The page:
More than two centuries have passed since the Spaniards and French explored
our country and blazed the trail from the Rio Grande at San Juan Bautista below
Eagle Pass to San Antonio, thence northwest to Nacogdoches, San Augustine and
Louisiana. According to tradition and history this road was first traveled by
St. Denis in the year 1714, and became very important. It was the original and
most used route in the building of the missions at San Antonio. This trail --
the historic Presidio Road -- traverses the northwest corner of Frio County,
created in 1858 with the town of Frio as the county seat.
The county comprising some 1036 square miles and embracing various fertile
soils, was then under the jurisdiction of Bexar county. Also at one time it was
attached to Medina and later to Atascosa counties. The name was derived from the
Frio (cold) river, which winds its way through the rich land.
On June 24, 1871, the legislature ordered that B. A. Sheidley, H. M.
Daugherty and John B. McMahon appoint justices fo the peace, and an election was
called for July 17 - 20. W. C. Daughtrty was then elected district clerk and E.
C. Woodridge, sheriff. At their first meeting, Aug. 8, 1871, A. L. Oden was
appointed to lay off the town of Frio, in Frio county. The sale of lots was
advertised in the San Antonio Express, to take place Oct 3, 1871. The town was
founded on the Frio river, just below the Presidio Crossing, a beautiful spot.
The original crossing is still used, being maintained by the ranch people of the
Here, too, is handed down by tradition that Santa Anna, with his army, spent
some time in resting before his final march to the Alamo. Also a story is told
of a battle in Elm Valley, nearby, where many years ago gun barrels were found.
In 1900, a Mexican unearthed a gun and pistol with flint locks, a sword hilt,
decayed bones and bits of military uniform. The sword hilt bore insignia of
Spanish or Mexican origin.
Later in 1836, Santa Anna with his troops entered Texas by way of the
Presidio at San Juan Bautista; also, when General Woll invaded Texas in 1842, he
entered and departed by way of Presidio at this point; then again General Ugalde
(Uvakde) with several hundred troops crossed the Rio Grande into Texas at the
same place to chastise a band of Indians, and a battle was fought somewhere near
this vicinity. It is possible this forgotten battle field could be traced to any
one of these events. Many fights occurred which were not chronicled in history.
The Yo lo Digo Creeks tributaries of the Leona river, it is said, received
their names from the following incident:: Mexican troops were camped near Elm
Creek. Sentinels were stationed on the highest hill near where these creeks have
their sources. For some reason the sentinels failed to detect the approaching
enemy. As the sleeping soldiers were charged, to late the warning was given.
Some one asked, "Who said so?" Another replied, 'Yo lo digo." (I say it.) Berry
Creek, another tributary of the Leona, was named for Tillman Berry, father of J.
E. (Jim) Berry. "Los Burros" or Jack Creek received its name from a band of wild
"burros" that ranged along the creek. Also at an early day, Frio county had
great numbers of wild horses, as well as Mexican or long horned cattle. There
are numerous legends of buried treasure, still unfound.
The first post office was established in the new town with the name of Frio
City. L. J. W. Edwards, the first merchant was also the first postmaster. His
successors were L. S. White, T. H. Rogers, J. I. Barnes, W. Y. Kilgore and the
present postmaster, Mrs. Artie C. Roberts, whose commission is dated June 6,
1893. First mail was carried by W. C. Randle on horseback from Benton City.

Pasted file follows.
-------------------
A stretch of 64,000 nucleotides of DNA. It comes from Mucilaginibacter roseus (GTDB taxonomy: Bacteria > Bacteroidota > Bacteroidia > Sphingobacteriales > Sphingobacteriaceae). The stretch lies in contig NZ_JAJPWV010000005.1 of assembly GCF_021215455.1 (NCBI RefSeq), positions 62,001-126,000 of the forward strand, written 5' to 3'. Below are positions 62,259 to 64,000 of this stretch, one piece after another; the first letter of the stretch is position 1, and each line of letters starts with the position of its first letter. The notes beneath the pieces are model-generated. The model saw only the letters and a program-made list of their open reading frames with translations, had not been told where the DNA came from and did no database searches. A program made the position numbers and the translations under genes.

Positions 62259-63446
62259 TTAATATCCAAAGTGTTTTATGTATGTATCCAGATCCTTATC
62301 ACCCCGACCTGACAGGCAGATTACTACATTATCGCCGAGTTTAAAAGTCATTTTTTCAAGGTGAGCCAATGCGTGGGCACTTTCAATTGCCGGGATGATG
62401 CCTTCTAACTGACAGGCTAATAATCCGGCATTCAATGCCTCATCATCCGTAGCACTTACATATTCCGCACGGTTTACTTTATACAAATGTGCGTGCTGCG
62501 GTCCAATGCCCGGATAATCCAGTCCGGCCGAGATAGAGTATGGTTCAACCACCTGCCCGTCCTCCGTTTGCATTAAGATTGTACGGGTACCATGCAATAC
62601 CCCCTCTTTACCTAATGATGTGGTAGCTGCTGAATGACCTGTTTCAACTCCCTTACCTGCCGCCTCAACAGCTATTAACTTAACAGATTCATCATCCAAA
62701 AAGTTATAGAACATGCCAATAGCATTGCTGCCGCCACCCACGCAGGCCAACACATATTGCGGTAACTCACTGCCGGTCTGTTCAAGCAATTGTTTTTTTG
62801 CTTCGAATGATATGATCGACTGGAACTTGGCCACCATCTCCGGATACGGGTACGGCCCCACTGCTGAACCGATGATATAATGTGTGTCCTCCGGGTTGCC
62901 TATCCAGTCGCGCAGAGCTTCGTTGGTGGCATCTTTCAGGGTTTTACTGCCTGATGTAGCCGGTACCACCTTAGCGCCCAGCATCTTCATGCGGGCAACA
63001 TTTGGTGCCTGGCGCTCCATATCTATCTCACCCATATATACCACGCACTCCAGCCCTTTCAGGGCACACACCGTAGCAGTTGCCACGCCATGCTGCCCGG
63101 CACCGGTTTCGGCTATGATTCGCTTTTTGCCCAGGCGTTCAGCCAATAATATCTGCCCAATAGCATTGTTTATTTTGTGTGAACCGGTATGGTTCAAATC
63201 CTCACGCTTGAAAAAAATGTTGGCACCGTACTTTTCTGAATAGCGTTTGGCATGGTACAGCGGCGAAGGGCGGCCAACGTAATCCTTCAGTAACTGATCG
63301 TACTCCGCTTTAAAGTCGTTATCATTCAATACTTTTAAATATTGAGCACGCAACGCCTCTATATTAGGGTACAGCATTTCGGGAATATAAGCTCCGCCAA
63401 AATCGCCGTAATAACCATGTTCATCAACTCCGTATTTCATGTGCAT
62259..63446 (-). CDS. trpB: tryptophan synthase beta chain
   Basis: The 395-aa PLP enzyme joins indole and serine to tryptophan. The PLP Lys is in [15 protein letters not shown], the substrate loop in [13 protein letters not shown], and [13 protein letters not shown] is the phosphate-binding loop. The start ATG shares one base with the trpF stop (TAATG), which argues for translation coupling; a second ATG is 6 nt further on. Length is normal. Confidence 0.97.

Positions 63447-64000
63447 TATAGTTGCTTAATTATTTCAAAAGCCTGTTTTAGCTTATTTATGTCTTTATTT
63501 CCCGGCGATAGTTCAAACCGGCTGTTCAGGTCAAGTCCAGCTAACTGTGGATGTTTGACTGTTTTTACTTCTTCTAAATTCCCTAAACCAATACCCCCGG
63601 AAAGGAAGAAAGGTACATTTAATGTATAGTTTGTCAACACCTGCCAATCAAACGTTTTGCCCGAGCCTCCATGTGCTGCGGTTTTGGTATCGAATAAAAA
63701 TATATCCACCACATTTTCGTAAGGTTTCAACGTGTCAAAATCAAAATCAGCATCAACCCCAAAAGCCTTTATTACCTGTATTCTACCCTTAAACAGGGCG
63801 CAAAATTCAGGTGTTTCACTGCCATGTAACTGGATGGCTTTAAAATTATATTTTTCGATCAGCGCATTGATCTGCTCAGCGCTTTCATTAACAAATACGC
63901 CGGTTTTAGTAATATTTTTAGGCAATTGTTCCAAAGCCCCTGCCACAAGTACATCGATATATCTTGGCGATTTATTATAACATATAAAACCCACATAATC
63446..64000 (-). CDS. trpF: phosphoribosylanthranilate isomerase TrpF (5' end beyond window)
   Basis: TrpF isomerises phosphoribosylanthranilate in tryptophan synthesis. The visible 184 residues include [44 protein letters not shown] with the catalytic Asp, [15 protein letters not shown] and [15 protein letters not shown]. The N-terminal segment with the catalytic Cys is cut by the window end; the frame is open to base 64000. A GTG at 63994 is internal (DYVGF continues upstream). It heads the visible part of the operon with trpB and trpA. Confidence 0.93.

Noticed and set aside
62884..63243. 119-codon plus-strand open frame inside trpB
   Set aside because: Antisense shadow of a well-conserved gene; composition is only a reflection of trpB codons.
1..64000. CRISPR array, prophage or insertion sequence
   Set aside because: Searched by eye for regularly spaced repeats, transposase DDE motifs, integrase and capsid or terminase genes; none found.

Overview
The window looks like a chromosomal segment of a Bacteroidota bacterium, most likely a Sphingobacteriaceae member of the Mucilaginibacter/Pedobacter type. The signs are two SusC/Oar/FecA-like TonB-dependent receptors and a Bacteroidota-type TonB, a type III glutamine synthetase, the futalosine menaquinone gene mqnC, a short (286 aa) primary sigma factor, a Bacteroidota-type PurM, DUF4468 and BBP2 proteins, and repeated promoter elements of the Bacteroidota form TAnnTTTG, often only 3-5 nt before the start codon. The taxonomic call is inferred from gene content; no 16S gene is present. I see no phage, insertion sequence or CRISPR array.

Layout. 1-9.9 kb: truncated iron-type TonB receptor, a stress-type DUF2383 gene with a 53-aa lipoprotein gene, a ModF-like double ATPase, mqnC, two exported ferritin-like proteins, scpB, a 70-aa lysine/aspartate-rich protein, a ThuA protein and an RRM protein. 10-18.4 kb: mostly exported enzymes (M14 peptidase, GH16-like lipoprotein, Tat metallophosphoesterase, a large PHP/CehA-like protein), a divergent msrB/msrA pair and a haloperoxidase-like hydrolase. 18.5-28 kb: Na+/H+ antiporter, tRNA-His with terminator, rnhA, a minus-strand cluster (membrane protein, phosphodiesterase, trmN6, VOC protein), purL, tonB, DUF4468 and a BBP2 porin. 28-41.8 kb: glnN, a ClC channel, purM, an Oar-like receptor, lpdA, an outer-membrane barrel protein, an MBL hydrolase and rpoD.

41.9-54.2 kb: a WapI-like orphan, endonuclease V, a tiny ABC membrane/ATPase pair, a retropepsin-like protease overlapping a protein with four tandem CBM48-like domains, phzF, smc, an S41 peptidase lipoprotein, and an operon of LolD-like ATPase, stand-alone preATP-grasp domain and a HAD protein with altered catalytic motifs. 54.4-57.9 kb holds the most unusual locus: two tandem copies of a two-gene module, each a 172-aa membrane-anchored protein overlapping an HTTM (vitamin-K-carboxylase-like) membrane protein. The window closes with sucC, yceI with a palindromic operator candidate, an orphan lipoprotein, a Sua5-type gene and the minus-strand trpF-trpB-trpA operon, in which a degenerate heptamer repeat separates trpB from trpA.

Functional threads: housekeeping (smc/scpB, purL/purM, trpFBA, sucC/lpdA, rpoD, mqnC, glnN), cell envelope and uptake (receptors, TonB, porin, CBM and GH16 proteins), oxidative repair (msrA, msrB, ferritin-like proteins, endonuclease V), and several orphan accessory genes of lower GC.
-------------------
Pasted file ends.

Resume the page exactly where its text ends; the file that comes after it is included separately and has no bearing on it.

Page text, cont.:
Later a contract was awarded to Lee McCaughan to carry it from San Antonio by
November 28, 1871, the county court ordered that W. C. Daugherty receive bids
on a 20x40-foot "California" house, with a 10-foot partition, this to be used as
a court house. The contract was awarded to L. J. W. Edwards. In January, 1872,
this structure was built out of lumber cut from cypress trees that grew along
the Frio river and was roofed with shingles made near by. The lumber, bought of
John Leakey, was trekked by ox wagon some eighty-five miles. Mr. Leakey owned a
sawmill where the town of Leakey now stands. Later E. J. Emsley was emploed to
"whitewash" the court house inside and out for the sum of $20.00 in coin.
In 1877, that building was destroyed by fire, and in 1878 was replaced by a
two-story edifice of native stone architecturally beautiful in its simplicity.
The stairway with its gracefully curved railing of walnut is greatly admired to
this day. The contractor's bid on this building was not sufficient to meet his
obligation. W. J. Slaughter, one of the bondsmen, assumed full charge,
completing the building at his own expense.
The first jail of stone was built by Dempsey Forrest in 1872. Before
completed, it was voted that the upper story be built of stone instead of wood
as was originally planned. This was to be used as a jury room. The walls of the
building are still standing. Many notorius characters of early days were locked
within its walls, among them Sam Bass, Jesse and Frank James, these not for
criminal but for minor offenses.
In 1872, roads were marked out from Frio City to various points. A crossing
made on the southwest bank of the Frio river, intersecting the street opposite
the court house square, was known as the San Antonio Crossing.
The first grave in the Frio City cemetery was that of Calvin Massey, killed
by Indians, the second, of Wesley Hiler, age seventeen, son of W. S. Hiler,
killed by a horse. A number of Indian victims are buried therein, their graves
unmarked and most of them forgotten.
In the spring of 1873, Mrs. Ed Massey saw the Indians kill her father-in-law,
Calvin Massey. Unaided, with her three small children, she managed under cover
of the Frio river banks to reach the town in safety. The Indians, forty-five in
number, were followed but made good their escape.
In the fall of 1876, and Indian raid, carrying devastation and great loss of
life occurred. At the break of day, Bilie Allen and Jim Berry were holding a
herd of cattle near the Indian Crossing on the Frio river just above the mouth
of Elm Creek. Jim Berry, before seeing them, rode within twenty-five yards of
sixteen Indians, lined abreast. On sight, he turned, making his way quickly to